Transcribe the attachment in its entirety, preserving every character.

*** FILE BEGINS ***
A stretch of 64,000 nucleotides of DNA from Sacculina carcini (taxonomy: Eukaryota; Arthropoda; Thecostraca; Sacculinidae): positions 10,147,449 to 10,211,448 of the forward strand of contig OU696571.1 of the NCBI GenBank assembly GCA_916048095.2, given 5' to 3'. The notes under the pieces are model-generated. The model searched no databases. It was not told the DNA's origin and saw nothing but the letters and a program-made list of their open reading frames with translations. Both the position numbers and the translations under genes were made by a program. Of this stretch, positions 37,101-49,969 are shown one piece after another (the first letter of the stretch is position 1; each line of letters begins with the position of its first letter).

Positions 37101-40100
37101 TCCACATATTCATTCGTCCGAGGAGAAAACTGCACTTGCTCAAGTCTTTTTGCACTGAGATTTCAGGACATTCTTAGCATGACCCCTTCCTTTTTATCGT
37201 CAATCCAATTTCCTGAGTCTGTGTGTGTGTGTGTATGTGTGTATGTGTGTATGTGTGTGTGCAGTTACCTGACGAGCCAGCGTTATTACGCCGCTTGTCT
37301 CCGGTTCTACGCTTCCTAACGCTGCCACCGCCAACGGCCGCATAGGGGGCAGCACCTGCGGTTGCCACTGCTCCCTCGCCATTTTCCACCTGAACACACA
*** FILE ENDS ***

A stretch of 64,000 nucleotides of DNA from Sacculina carcini (taxonomy: Eukaryota; Arthropoda; Thecostraca; Sacculinidae): positions 10,147,449 to 10,211,448 of the forward strand of contig OU696571.1 of the NCBI GenBank assembly GCA_916048095.2, given 5' to 3'. The notes under the pieces are model-generated. The model searched no databases. It was not told the DNA's origin and saw nothing but the letters and a program-made list of their open reading frames with translations. Both the position numbers and the translations under genes were made by a program. Of this stretch, positions 37,101-49,969 are shown one piece after another (the first letter of the stretch is position 1; each line of letters begins with the position of its first letter).

Positions 37101-40100
37101 TCCACATATTCATTCGTCCGAGGAGAAAACTGCACTTGCTCAAGTCTTTTTGCACTGAGATTTCAGGACATTCTTAGCATGACCCCTTCCTTTTTATCGT
37201 CAATCCAATTTCCTGAGTCTGTGTGTGTGTGTGTATGTGTGTATGTGTGTATGTGTGTGTGCAGTTACCTGACGAGCCAGCGTTATTACGCCGCTTGTCT
37301 CCGGTTCTACGCTTCCTAACGCTGCCACCGCCAACGGCCGCATAGGGGGCAGCACCTGCGGTTGCCACTGCTCCCTCGCCATTTTCCACCTGAACACACA